The Public Affairs Team at the U.S. Embassy recently had the pleasure to meet with three participants of this year’s Pacific Islands Leadership Program (PILP).
The PILP Fellowship initiative is an East-West Center sponsored program designed to provide opportunities that will enhance the leadership capacities of individuals in the Pacific Islands region and build a network of young leaders who will contribute to lasting people-to-people relationships across the Pacific, Asia, and United States.
The three PIPL Fellowship participants – Panason Talifai and Ednal Palmer from Solomon Islands and Debbie Drorit from Papua New Guinea, will visit both Hawaii and Taiwan during the three-month leadership program, which focuses on developing Pacific regional expertise, leadership capacity, and regional networks to strengthen leadership collaboration efforts across the Pacific region.
Program participants spend two months of intensive collaborative learning and project development at the East-West Center’s campus in Honolulu, Hawaii followed by a month of field study at the Institute of Diplomacy and International Affairs in Taiwan.
Now in its third year, the PILP Fellowship empowers up to 125 young leaders from across the Pacific Islands region to exercise leadership and promote cooperation in a variety of cultural, geographical, and institutional environments.
The program looks for candidates who possess outstanding intellectual promise, high leadership potential, and are committed to serve the development needs of their countries.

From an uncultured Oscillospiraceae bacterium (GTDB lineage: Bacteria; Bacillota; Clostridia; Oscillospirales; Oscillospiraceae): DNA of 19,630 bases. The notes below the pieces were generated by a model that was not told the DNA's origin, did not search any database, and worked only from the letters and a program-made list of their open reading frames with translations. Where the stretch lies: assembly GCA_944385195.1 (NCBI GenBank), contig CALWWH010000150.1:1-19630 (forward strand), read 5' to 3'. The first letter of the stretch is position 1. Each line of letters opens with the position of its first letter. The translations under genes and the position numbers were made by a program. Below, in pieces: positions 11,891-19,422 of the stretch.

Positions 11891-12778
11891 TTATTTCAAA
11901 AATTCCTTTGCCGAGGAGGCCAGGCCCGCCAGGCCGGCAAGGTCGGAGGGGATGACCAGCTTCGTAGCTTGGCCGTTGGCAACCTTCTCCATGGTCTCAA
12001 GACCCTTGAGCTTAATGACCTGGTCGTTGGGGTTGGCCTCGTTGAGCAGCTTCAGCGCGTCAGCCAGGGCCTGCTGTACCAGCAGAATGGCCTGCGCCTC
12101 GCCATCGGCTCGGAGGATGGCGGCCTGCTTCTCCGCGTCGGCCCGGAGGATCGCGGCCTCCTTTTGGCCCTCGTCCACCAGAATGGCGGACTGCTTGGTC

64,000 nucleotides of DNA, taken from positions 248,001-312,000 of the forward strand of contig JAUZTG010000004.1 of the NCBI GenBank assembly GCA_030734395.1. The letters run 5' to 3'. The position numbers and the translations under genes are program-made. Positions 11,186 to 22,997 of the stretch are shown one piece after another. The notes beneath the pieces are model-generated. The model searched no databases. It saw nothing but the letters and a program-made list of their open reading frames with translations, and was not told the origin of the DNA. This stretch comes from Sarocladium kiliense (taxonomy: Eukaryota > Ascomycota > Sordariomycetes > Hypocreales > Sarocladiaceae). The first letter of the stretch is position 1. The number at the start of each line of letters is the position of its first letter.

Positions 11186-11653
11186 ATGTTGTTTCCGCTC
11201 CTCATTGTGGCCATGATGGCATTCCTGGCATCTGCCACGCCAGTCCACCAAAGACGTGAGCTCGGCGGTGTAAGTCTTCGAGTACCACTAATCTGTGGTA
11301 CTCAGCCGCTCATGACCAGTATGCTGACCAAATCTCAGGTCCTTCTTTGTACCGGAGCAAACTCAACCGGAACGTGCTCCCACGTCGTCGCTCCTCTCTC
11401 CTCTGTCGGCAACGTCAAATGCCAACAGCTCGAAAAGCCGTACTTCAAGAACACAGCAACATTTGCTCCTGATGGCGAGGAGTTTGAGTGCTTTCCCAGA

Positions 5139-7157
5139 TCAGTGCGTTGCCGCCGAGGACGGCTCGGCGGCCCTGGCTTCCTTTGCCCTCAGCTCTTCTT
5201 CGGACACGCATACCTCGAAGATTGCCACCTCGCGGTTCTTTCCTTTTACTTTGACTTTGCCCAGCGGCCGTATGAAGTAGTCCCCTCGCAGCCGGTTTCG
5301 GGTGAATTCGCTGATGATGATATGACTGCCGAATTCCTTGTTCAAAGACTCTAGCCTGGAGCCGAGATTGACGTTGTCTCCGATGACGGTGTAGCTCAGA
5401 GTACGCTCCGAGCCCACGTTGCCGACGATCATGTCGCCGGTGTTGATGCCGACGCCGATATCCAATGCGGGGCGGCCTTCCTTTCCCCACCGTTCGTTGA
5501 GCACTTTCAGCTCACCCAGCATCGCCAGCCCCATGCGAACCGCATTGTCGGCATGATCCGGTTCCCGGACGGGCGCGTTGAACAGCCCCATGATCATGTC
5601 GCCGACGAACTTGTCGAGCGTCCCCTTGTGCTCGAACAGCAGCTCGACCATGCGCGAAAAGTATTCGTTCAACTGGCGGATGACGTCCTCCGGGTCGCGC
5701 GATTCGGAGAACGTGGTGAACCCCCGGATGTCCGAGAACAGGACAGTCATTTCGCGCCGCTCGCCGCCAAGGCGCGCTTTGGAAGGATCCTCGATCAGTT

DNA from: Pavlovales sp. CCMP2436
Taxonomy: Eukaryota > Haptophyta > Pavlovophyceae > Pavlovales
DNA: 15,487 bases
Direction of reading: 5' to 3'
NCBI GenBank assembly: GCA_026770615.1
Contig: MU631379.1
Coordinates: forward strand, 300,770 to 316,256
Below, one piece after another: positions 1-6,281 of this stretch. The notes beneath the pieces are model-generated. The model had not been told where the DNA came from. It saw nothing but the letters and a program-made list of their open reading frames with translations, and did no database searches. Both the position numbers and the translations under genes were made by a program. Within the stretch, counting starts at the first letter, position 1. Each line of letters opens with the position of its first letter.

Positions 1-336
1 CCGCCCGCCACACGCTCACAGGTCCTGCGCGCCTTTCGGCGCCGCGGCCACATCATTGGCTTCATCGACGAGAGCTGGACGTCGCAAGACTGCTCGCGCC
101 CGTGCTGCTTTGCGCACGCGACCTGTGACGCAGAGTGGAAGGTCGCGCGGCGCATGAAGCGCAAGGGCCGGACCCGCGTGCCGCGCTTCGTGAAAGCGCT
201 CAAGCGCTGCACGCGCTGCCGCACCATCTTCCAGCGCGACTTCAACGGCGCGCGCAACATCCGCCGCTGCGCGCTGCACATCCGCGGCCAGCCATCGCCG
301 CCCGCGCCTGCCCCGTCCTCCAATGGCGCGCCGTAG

The PIPL Fellowship strengthens participants’ knowledge and understanding of key economic, social, political, health, educational, and environmental issues affecting the region, and enables them to cultivate the leadership skills, approaches and networks to make meaningful contributions to the region throughout their careers.
The East-West Center promotes better relations and understanding among the people and nations of the United States, Asia, and the Pacific through cooperative study, research, and dialogue.
Established by the U.S. Congress in 1960, the Center serves as a resource for information and analysis on critical issues of common concern, bringing people together to exchange views, build expertise, and develop policy options.
The Center is an independent, public, nonprofit organization with funding from the U.S. government, and additional support provided by private agencies, individuals, foundations, corporations, and governments in the region.